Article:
5. Bake: Scope the mixture into 12 muffin cups and bake for 20 minutes or until cooked through. A knife or toothpick inserted into the middle should come out clean.

Make em better

These muffins are chocolatey with a slight banana flavor. Add in nuts and fruits for extra flavor and nutrition. In addition to walnuts and chocolate chips, I also stirred in 2 tablespoons of ground flax seed. That worked OK, but I’d like to try a batch without it.

Vegan Stew with Quinoa

Dinner tonight was a bit of a Vegan Challenge–not a lot left in the pantry or the fridge and too hungry/too tired for a trip to the grocery store. After pulling everything together, I started cooking without much direction: cook quinoa, saute onions, boil butternut squash and find other ingredients to finish it off. The result was much better than I anticipated.


  • 1 butternut squash, chopped into 1/2 cubes
  • 2 cups Quinoa, cooked per package directions
  • 1 cup onion, diced
  • 3 cloves garlic, minced
  • 2 tbsp ginger, minced
  • 1 can coconut milk
  • 1 cup navy beans, cooked (can use canned, any variety)
  • 1 can diced tomatoes
  • 2 tbps oil (I used grape seed)
  • dash (or two) red pepper flakes
  • Salt & pepper to taste
  1. Cook quinoa.
  2. Fill a medium saucepan with enough water to cover butternut squash and bring to a boil over high heat. Once water boils add a pinch of sea salt and then add butternut squash cubes. Cook 15-20 minutes until tender. Drain and rinse with cold water and then set aside. Rinse pan and set aside for use in step 6.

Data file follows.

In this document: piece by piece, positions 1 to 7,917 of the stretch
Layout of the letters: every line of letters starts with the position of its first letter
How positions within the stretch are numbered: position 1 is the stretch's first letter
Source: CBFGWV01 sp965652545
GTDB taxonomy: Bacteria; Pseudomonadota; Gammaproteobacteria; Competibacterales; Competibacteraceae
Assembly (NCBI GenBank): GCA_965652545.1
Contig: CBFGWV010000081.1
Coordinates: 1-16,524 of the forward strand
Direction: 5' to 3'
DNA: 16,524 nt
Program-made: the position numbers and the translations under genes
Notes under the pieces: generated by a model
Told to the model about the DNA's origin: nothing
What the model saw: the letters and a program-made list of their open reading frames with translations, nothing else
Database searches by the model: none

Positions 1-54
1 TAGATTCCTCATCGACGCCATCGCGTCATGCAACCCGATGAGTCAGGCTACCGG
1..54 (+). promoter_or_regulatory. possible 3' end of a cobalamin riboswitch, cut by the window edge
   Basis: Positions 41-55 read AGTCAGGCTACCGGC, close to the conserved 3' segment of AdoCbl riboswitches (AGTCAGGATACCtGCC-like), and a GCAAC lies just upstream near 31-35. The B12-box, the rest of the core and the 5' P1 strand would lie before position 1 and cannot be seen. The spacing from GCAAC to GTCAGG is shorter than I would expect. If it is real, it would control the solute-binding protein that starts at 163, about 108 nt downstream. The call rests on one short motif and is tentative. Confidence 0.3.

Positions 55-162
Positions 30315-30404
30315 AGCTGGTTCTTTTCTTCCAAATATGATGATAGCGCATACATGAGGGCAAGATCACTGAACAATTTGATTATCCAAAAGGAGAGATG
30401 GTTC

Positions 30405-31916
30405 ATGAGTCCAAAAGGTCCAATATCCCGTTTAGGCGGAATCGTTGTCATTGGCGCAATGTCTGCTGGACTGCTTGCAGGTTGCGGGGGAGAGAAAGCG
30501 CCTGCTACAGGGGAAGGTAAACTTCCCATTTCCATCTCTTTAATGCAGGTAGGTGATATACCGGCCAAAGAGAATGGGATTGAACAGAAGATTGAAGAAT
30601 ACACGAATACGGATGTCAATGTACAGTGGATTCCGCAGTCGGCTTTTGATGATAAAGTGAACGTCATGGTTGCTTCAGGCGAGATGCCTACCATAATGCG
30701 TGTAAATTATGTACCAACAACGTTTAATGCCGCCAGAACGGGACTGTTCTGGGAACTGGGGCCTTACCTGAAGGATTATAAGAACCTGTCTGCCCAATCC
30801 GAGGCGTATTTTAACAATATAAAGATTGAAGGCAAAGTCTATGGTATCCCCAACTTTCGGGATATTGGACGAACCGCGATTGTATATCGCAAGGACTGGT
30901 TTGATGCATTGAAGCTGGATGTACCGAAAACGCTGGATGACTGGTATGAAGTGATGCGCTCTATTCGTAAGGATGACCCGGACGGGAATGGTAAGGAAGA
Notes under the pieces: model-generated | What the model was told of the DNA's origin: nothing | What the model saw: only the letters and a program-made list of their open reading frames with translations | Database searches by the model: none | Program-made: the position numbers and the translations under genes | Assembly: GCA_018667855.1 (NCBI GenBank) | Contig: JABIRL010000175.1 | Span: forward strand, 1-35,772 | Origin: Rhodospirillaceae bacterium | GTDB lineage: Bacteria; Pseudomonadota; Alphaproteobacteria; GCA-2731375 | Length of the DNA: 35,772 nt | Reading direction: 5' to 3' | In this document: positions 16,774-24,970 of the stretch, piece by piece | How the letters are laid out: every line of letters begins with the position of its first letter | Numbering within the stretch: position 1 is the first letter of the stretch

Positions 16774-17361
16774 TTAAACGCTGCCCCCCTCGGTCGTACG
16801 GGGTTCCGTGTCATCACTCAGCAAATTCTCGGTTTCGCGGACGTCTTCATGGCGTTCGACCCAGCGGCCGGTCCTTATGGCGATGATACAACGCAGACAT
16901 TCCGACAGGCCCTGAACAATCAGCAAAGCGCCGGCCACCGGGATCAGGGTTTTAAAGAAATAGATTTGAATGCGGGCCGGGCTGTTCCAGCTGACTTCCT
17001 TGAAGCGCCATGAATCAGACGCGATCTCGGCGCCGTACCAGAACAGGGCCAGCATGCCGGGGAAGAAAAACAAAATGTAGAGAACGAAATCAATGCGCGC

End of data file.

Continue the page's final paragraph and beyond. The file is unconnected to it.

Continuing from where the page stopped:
3. While the butternut squash is boiling, heat a medium skillet over medium-high heat. Add oil and heat, and then add onion and a pinch of salt, and cook until brown, about 8-10 minutes.
  4. Add ginger and red pepper flakes and cook until fragrant, about 2 minutes.
  5. Add garlic to onion mixture and cook 1 minute.
  6. Heat saucepan over high heat and then transfer onion mixture. Add in coconut milk, navy beans, tomatoes, and butternut squash. Cook until boiling, and then reduce heat and simmer 15 minutes.
  7. Serve by plating the quinoa and then topping with a portion of the stew mixture.

Serves 4